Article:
People board a bus to leave Khartoum, Sudan, Saturday, June 3, 2023, as fighting between the Sudanese Army and paramilitary Rapid Support Forces intensified. (AP Photo)

Taking a page from the Nation of Islam’s Eternal Leader, the Honorable Elijah Muhammad’s often quoted, “Our unity is more powerful than an atomic or hydrogen bomb,” Kenya’s PLO Lumumba said recently, “We Africans must stop operating in silos.”

“Rwanda, (where he was speaking) alone will not confront them (Europe and the U.S.). Burundi alone will not confront them, but if we go through the regional bodies (like IGAD and ECOWAS), and ultimately the African Union (AU), we may indeed succeed in putting away this bulwark,” he said, referring to the obstacles impeding Africa’s growth as a free and independent and economically solvent continent. EGAD is the Intergovernmental Authority on Development in Eastern Africa and ECOWAS is the Economic Community of West African States.

As one of the founding members of the Organization of African Unity (OAU), now the AU,  Kwame Nkrumah once asked, “How can some of our smaller States hope to bargain successfully with powerful foreign combines (like the World Bank and the International Monetary Fund) some of which control financial empires worth more than the State’s total revenue?”

So why are the U.S. and Saudi Arabia negotiating—ineffectively, I might add—peace in the northeast African country of Sudan? Why are the regional organizations like IGAD, which consist of Djibouti, Ethiopia, Kenya, Somalia, Sudan and Uganda, and ECOWAS, which  represents 16 nation-states, and the continental body representing 54 African countries called the African Union—all but silent?


Sudan’s capital city is literally being destroyed by two warring factions with the civilian population caught in the middle. And now roving gangs are taking advantage of the fact that there is no security, no police force, no protection for the civilian population or the neighborhoods where they live. As in occupied Palestine, the Western powers are more concerned about investing billions of dollars in the war in Ukraine, “to the last Ukrainian,” as one report noted, but have turned a blind eye to the destruction in Sudan and the current displacement and migration of millions of new refugees to Chad, Egypt, Ethiopia and South Sudan.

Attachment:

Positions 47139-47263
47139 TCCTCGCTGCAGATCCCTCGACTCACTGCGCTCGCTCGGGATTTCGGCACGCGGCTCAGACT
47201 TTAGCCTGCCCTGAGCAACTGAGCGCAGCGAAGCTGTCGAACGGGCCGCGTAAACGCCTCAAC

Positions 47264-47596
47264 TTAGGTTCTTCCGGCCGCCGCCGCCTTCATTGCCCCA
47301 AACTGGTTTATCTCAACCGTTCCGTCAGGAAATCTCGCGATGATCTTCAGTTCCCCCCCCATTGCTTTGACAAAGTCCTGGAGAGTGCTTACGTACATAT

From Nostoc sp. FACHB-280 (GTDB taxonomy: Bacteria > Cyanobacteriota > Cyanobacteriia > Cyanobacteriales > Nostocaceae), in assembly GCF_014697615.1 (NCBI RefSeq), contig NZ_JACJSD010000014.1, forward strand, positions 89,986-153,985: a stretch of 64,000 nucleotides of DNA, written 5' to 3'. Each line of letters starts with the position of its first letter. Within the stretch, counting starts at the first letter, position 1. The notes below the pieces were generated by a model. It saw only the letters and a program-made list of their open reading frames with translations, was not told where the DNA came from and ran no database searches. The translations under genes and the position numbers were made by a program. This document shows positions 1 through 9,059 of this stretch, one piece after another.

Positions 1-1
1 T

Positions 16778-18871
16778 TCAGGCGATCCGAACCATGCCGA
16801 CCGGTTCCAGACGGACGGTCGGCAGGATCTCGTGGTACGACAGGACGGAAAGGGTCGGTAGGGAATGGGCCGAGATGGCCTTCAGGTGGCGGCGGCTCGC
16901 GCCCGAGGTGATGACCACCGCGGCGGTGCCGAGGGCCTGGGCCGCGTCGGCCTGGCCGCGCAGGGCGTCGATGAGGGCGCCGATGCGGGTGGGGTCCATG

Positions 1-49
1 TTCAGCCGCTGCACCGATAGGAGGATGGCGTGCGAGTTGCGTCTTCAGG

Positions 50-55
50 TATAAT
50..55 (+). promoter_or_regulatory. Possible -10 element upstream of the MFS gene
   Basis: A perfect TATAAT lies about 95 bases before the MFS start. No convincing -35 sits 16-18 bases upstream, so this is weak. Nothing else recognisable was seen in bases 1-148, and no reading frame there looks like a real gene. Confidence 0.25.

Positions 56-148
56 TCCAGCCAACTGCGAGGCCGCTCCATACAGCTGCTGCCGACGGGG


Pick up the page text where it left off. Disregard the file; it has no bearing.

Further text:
Sudan’s capital city, Khartoum, where this writer once lived, could be likened to the Israeli illegal demolition of Palestinian family homes. Places that once were, now appear to have never been. As Philadelphia-based 900AM-WURD Talk Radio host Nick Taliaferro said to me: “I can only imagine how torn your heart is by seeing a land that you lived and loved, being ruined by needless bloodshed.”

“Nothing has been spared from the looting, including hospitals, humanitarian organizations, and the abandoned houses of more than 500,000 people who fled the capital for neighboring towns, or other countries,” reported the financial news website, Barron.

According to media accounts, eyewitnesses in Khartoum North reported that wheat silos at Sayga, Sudan’s largest producer of flour, have been emptied out—a potential disaster for a country where the UN predicts 19 million people in a country of 47 million, could be food insecure within roughly six months.

The U.S. and Saudi response: More negotiations for temporary ceasefires for humanitarian aid between Sudan’s de facto leader, and head of Sudan’s Armed Forces, General Abdel Fattah al-Burhan, and the sacked deputy-turned rival Mohamed Hamdan Daglo, also known as Hemedti, the head of the paramilitary Rapid Support Force (RSF).

The negotiated ceasefires are continually violated, with increasing death counts being the result. Why isn’t the U.S. utilizing its permanent United Nations Security Council veto-powered position to push through Chapter VII: “Actions with Respect to Threats to the Peace, Breaches of the Peace, and Acts of Aggression (Articles 39-51)?”

Article 39 reads: “The Security Council shall determine the existence of any threat to the peace, breach of the peace, or act of aggression and shall make recommendations, or decide what measures shall be taken in accordance with Articles 41 and 42, to maintain or restore international peace and security.”

This isn’t even on the table. The language being utilized is from Ernst Jan Hogendoom and John Predergast who are two—by Western standards—leading “experts” on Sudan. Their debate made good points, but it was violin playing while Sudan burns. No de-militarizing of both warring factions and securing the region is being discussed.

Several reports suggested that General Burhan is mobilizing for a new offensive to gain the upper hand when it comes to negotiations. What is not being taken into consideration is the collateral damage—the increasing body count and the destruction that comes with continued fighting.  

Before the 2011 referendum, Sudan was Africa’s largest country. It’s now its third largest. It shares borders with seven countries: Libya, Egypt, Chad, the Central African Republic, South Sudan, Ethiopia and Eritrea.

Sudan’s destabilization will destabilize the entire region. And if the current growing refugee crises are any indication, where there are more refugees and Internally Displaced Persons (IDPs) than there are resources to provide for them and if Africa doesn’t use its regional and continent-wide organizations to address this growing apocalypse, the consequences could be cataclysmic. Follow @JehronMuhammad on Twitter